By Jacob Kamaras/JNS.org
Despite their disagreement over the Iran nuclear deal, the U.S. and Israel “can and should work together now” to ensure that Iran complies with the agreement and to curb Iranian aggression throughout the Middle East, Israeli Prime Minister Benjamin Netanyahu said Tuesday at the General Assembly of The Jewish Federations of North America (JFNA) in Washington, DC.
A day after meeting with President Barack Obama at the White House, Netanyahu told the JFNA delegates, “You work tirelessly to strengthen Jewish identity…you are my partners in building the Jewish future.” He said the Jewish community should “always remember two simple truths.” First, that regardless of any disagreements between Israel and the U.S., “Israel has no better friend than America and America has no better friend than Israel.”
Second, mirroring JFNA President and CEO Jerry Silverman’s call for post-Iran deal unity a day earlier, Netanyahu said, “No matter what disagreements there have been within the Jewish community, maintaining the unity of our people is of paramount importance…we must work together to unite the Jewish people and secure the Jewish state.”
Regarding U.S. military aid to Israel, amid reports that Israel is seeking an increase in annual aid from $3 billion to $5 billion, the prime minister said that he had a “wonderful discussion with President Obama [at the White House] on how to secure that assistance for the coming decade.”
“Thank you America,” he said.
Netanyahu noted the importance of Obama’s commitment to bolstering Israel’s qualitative military edge, so that Israel can defend itself—by itself—against any threat.
Commenting on Israel’s values, the prime minister said, “I know that all of you are proud of Israel’s outstanding technological achievements, but I think we should no less be proud of Israel’s values”—citing the passionate speeches in the Israeli Knesset, spirited debate in the Israeli media, the presence of an Arab justice on the Israeli Supreme Court, and the fact that Israel has the only Christian population in the Middle East that is growing and thriving,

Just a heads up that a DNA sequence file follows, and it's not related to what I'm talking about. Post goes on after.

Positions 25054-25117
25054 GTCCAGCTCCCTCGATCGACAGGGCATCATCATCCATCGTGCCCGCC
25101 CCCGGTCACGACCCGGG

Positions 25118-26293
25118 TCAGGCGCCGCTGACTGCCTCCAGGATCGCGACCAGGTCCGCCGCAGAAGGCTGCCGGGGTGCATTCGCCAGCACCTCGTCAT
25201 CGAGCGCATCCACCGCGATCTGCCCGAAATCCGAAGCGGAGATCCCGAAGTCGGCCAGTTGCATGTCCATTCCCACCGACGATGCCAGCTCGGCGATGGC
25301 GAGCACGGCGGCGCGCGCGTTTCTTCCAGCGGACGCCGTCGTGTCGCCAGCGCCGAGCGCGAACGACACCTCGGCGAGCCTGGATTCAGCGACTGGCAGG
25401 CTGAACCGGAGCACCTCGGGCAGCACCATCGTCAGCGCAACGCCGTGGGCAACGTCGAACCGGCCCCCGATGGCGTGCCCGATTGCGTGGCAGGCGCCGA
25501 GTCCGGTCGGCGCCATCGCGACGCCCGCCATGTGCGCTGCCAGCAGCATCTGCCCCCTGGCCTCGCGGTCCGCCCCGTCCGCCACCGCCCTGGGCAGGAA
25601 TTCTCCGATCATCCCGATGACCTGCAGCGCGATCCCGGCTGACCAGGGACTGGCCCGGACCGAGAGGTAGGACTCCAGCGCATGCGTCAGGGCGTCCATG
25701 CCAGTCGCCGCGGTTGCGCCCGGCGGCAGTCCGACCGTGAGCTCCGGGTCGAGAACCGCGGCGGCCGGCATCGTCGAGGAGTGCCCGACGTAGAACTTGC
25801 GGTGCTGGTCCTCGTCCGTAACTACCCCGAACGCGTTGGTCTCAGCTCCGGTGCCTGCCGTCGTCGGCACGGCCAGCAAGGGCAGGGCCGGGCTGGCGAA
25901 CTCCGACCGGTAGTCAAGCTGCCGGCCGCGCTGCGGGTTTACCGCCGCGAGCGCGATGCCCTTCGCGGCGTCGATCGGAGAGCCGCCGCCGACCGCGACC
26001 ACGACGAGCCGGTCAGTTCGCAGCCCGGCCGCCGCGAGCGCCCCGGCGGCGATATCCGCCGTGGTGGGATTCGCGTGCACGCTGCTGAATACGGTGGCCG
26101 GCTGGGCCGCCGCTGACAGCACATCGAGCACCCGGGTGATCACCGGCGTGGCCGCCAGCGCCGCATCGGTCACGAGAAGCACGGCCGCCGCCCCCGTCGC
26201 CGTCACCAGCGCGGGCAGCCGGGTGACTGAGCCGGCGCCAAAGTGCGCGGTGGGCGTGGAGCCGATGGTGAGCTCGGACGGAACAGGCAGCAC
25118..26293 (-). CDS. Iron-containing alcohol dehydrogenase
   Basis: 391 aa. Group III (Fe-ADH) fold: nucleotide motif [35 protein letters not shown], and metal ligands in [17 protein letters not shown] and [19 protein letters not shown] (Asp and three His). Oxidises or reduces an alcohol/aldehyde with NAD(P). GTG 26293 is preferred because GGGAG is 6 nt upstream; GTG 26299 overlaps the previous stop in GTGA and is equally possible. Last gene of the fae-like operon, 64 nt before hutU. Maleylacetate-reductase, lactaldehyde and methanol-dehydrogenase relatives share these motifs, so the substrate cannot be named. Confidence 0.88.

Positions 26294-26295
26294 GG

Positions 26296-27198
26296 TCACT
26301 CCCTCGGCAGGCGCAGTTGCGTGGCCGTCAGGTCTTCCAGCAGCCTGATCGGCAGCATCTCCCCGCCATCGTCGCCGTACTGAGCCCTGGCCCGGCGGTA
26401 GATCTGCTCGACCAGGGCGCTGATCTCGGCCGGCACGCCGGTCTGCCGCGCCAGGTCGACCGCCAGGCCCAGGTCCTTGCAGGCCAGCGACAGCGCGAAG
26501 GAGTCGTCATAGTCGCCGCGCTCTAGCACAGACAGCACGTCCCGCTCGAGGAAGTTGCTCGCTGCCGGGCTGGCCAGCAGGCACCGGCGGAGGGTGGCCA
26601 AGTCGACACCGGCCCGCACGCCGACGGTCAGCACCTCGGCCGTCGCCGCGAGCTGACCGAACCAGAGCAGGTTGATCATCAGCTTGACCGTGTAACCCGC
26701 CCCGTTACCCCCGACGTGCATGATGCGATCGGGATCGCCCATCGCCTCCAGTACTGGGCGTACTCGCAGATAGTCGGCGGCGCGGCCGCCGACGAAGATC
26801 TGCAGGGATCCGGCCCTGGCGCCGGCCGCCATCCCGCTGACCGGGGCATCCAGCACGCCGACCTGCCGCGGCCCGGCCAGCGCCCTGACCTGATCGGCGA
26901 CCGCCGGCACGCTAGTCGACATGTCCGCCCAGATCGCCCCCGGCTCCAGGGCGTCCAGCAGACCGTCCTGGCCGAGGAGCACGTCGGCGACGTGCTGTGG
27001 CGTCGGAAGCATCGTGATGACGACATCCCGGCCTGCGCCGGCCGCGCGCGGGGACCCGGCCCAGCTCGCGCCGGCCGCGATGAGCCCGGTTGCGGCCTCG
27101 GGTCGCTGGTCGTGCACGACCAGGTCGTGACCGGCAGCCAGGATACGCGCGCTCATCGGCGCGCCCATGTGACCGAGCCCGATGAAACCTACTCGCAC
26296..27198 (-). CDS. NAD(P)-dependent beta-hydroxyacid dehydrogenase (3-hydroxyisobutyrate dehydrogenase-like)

“This is democracy. This is intense, robust democracy,” Netanyahu said, adding, “What is truly remarkable is that Israel upholds these values in the darkest and most oppressive region on Earth.”
Netanyahu expressed hope that the JFNA crowd would get to share his experience of visiting Israel Defense Forces soldiers, who are “inspired by their deep faith in the justice of Israel’s cause.”
“These are the new Maccabees,” he said. “They have such fortitude, such courage…Israel’s future is in very, very good hands.”
Speaking on the convergence of anti-Zionism and anti-Semitism, Netanyahu said that the lies once leveled at the Jewish people—such as that Jews are “poisoners of wells, spreaders of plagues, killers of children”—are “now leveled at the Jewish state.”
“Today we have a voice, and we must ensure that our voice is heard loud and clear. We must speak out against the slander of the Jewish people and the Jewish state….The only way we fight lies is telling the truth,” he said.
While the Palestinians refuse to recognize a Jewish state of any boundaries, Israel seeks peace, said Netanyahu—noting that when it came to Arab leaders such as Egypt’s Anwar Sadat and Jordan’s King Hussein, Israel indeed made peace.
On Monday at the White House, Netanyahu and Obama met for the first time in more than a year in a bid to put aside past differences over Iran’s nuclear program and advance peace in the region.
“This is going to be an opportunity for the prime minister and myself to engage in a wide-ranging discussion on some of the most pressing security issues that both our countries face,” Obama said before the meeting. “It’s no secret that the security environment in the Middle East has deteriorated in many areas, and as I’ve said repeatedly, the security of Israel is one of my top foreign policy priorities. And that’s expressed itself not only in words, but in deeds.”